France takes 2-1 Davis Cup lead

Updated: December 4, 2010, 4:47 PM ET
Associated Press

BELGRADE, Serbia -- France rallied from two sets down to beat host Serbia in the doubles match Saturday and take a 2-1 lead in their Davis Cup final.

Arnaud Clement and Michael Llodra defeated Nenad Zimonjic and Viktor Troicki 3-6, 6-7 (3), 6-4, 7-5, 6-4.

"The key was the spirit we had on the court," said Clement, playing in his first Davis Cup final. "It was not easy to start the third set because [we were] two sets down. Mentally it's very, very difficult."

France needs only one more victory to win a 10th Davis Cup, and first since 2001. Only twice since 1981 has the team that won the doubles failed to win the final. France blew a 2-1 lead against Russia in 2002.

"We are leading 2-1, but we still have a far way to go," France captain Guy Forget said.

On Sunday, Novak Djokovic will face Gael Monfils in the first reverse singles. Djokovic has a 5-0 record against Monfils, including a straight-sets win in their last match, at the U.S. Open quarterfinals.

France's Gilles Simon is scheduled to play Janko Tipsarevic in the other singles match. Simon won their only previous match, at 2008 Rotterdam, in two tiebreakers.

"This is not the first time that we are in this kind of situation," Serbia captain Bogdan Obradovic said. "We will not surrender."

Clement lost his serve in both sets that the French lost, but the 32-year-old veteran suddenly turned into the best serve-and-volleyer and hardly would be tested again on serve.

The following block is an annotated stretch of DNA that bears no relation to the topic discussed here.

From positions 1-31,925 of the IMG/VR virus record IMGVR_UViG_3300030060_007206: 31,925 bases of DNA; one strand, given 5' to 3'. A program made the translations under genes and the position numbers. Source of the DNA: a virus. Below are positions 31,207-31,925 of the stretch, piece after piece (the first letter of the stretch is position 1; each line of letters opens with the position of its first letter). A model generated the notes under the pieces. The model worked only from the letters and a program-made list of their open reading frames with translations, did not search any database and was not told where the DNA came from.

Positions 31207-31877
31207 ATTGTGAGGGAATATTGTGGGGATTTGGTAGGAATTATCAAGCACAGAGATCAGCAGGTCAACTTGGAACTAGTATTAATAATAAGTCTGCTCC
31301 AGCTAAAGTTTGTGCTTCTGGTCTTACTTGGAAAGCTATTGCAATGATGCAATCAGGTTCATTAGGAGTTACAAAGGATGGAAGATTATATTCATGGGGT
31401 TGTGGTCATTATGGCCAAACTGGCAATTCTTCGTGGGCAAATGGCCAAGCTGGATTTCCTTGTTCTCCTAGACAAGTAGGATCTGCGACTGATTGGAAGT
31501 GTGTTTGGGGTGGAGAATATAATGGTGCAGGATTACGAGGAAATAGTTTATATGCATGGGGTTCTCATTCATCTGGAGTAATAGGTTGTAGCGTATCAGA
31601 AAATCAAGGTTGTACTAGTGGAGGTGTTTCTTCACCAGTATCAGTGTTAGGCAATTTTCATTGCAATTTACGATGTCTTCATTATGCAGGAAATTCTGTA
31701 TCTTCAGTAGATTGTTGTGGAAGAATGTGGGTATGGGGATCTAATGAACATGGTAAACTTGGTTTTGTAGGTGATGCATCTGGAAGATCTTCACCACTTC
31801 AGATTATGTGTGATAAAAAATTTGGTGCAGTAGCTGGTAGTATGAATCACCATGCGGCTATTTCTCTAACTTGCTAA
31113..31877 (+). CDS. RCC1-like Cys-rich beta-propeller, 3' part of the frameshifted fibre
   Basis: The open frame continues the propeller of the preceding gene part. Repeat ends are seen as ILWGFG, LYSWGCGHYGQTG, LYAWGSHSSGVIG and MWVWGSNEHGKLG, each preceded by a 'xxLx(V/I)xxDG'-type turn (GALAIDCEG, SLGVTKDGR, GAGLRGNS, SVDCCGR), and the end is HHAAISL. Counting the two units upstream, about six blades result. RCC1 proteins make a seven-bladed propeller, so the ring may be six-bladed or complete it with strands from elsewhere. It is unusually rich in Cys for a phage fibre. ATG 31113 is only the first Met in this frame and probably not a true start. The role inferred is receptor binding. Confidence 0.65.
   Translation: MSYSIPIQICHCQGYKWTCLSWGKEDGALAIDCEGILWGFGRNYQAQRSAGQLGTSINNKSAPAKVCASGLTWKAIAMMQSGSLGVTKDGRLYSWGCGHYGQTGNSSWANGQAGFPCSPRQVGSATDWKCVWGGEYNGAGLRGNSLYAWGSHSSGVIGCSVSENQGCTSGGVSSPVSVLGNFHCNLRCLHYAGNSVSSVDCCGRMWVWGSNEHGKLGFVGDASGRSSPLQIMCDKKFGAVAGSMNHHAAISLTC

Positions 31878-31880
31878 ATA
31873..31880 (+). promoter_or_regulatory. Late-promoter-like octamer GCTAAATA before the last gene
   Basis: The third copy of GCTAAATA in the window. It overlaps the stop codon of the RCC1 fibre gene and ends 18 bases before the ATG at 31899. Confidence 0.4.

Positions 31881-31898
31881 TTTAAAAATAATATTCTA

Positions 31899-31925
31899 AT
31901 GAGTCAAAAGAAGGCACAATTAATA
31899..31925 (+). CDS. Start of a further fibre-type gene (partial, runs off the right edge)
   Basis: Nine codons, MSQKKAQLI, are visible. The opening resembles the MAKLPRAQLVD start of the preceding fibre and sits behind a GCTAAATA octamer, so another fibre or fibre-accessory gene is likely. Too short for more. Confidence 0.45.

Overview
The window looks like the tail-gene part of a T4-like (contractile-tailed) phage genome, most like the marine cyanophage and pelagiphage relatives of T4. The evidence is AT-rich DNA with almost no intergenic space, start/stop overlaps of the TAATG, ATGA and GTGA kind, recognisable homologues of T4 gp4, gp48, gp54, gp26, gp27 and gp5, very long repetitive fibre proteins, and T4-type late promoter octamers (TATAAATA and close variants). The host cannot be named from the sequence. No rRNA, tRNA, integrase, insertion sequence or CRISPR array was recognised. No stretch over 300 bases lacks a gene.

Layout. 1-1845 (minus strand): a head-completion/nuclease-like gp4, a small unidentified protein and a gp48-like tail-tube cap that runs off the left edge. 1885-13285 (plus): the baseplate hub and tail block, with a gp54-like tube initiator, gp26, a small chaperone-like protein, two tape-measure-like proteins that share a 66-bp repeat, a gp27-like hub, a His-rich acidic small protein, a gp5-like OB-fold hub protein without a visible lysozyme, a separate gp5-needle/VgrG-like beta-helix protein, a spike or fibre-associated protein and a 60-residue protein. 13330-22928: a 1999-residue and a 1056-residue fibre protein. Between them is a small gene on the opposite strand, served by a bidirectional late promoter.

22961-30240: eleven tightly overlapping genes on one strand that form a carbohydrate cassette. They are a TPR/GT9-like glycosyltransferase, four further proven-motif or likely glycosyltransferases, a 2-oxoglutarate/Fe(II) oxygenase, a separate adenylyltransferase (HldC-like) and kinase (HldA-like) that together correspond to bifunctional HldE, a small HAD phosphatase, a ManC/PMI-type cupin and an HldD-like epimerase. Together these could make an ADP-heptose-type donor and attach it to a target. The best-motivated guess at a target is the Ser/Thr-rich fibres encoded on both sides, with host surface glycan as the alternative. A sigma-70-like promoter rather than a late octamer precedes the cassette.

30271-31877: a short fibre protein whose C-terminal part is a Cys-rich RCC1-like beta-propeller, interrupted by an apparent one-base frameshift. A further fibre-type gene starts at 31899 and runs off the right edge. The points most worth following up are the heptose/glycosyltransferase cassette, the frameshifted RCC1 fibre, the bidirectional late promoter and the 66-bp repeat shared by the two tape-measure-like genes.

Both teams had to ask their fans to be fair, as spectators shouted during serves and rallies in an increasingly noisy and tense atmosphere.

Clement's unreturnable volley into Zimonjic earned the decisive break in the opening game of the third set. In the fourth, Clement's spectacular lob landed on the baseline and triggered the crucial break.

Zimonjic, doubles champion of the French Open and recent ATP Finals, lost his serve in the opening game of the fifth set. The Serbs blew their last two break points in the eighth game before the French wrapped up their comeback after 4 hours, 34 minutes.

Clement and Llodra improved their record in Davis Cup doubles to 8-2.

"During this week, Guy told us, 'Think about something: In France, in front of TV, millions of people are watching, wanting you to win,' " Clement said. "I thought about this during the match today. To win this match for all these people, for the team, it's a fantastic feeling."

Zimonjic was philosophical.

"I think overall we played a good match," he said. "We had maybe six, seven break points that we did not take. That's basically where we lost the match."

Copyright 2010 by The Associated Press